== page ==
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Nic U Too

| Right | January 20, 2017

(The customer is proofing a write-up I put together for her.)

Customer: “Change the ‘an’ to ‘a’ before ‘NICU nurse.’”

Me: “’An’ is technically correct in this context; use of a/an is determined by the vowel sound at the beginning of a word/abbreviation/acronym, not necessarily the letter itself. Since ‘NICU’ is traditionally pronounced ‘en-eye-see-you’ we would use ‘an.’ However, if we wrote out the whole thing, it would be ‘a neonatal intensive care unit.’”

Customer: “I pronounce it ‘nic-u’ so change it to ‘a.’”

Me: “…seriously?”

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Searching In The Search Engine

| Right | January 3, 2017

(I get a phone call from an author trying to submit his manuscript through our online system. The link for our submissions is kind of small and easy to miss, and elderly authors especially have difficulty with it, so I’m used to these kinds of calls.)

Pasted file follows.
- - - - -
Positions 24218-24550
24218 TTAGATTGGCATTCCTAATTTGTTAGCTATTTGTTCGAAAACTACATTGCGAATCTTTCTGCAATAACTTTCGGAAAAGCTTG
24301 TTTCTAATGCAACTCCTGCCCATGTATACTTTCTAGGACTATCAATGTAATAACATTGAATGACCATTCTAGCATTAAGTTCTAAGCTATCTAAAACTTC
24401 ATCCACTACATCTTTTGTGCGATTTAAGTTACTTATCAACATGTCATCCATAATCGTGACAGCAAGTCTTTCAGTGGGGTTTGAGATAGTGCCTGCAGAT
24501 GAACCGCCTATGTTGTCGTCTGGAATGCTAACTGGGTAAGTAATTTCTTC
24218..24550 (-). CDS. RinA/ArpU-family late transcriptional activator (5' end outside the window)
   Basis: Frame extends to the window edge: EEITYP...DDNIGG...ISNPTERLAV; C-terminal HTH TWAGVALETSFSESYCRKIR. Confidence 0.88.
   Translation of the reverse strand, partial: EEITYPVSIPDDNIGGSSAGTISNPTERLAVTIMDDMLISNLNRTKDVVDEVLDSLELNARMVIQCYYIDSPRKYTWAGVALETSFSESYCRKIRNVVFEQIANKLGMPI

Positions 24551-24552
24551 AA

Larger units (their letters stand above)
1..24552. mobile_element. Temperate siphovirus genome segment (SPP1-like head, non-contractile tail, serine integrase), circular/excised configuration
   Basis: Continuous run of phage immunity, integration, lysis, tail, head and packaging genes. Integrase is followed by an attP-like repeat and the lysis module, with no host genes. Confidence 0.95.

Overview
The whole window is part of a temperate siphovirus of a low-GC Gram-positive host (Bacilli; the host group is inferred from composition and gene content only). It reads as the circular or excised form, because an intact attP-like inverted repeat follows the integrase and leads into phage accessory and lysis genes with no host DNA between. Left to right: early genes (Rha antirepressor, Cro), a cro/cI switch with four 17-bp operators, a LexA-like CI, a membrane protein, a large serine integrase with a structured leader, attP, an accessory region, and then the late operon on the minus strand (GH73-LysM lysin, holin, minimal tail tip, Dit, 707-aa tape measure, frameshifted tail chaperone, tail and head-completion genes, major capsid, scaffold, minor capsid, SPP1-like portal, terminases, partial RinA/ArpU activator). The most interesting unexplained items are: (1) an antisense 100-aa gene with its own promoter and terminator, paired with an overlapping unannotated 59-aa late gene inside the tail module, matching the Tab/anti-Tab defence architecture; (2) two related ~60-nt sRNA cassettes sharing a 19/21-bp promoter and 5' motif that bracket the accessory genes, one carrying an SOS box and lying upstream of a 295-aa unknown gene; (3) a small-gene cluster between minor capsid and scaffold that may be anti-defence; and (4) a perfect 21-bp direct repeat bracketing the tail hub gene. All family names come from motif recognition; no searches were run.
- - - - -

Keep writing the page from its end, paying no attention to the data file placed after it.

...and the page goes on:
Me: “Okay, sir, so you entered [Company].com, correct?”

Caller: “Hang on.” *I hear him typing very slowly* “W… W… W… Dot… [Company]… Dot… C… O… M… Enter. Okay.”

Me: “Great! Now if you’ll scroll to the very bottom of the page.”

Caller: “Hang on.” *I hear him scrolling* “Okay.”

Me: “You should see a link that says ‘Guidelines for Authors.’ Do you see it?”

Caller: “No…”

Me: “Oh. Um… Do you see where it says ‘Store Locator’ in bigger letters? It’s right beneath that. I know it’s kind of small.”

Caller: “There’s no ‘Guidelines for Authors’ there.”

(I’m really confused why it’s not displaying on his page, so I spend a good fifteen minutes trying to walk him through it again, checking with IT to see if there have been problems, and repeatedly testing the site on my end.)

Me: “Okay, I can’t figure out why your page doesn’t show it. What DO you see?”

Caller: “It says ‘Help,’ ‘Send Feedback,’ ‘Privacy,’ and ‘Terms.’”

Me: “Huh? What is there right above that?”

Caller: “A blue ‘G,’ a red ‘O,’ a bunch of yellow ‘O’s…”

(That’s when I realized that he’d just entered our site address into the Google search bar and not actually clicked on the link. It didn’t even occur to me that I’d need to be THAT specific with my directions!)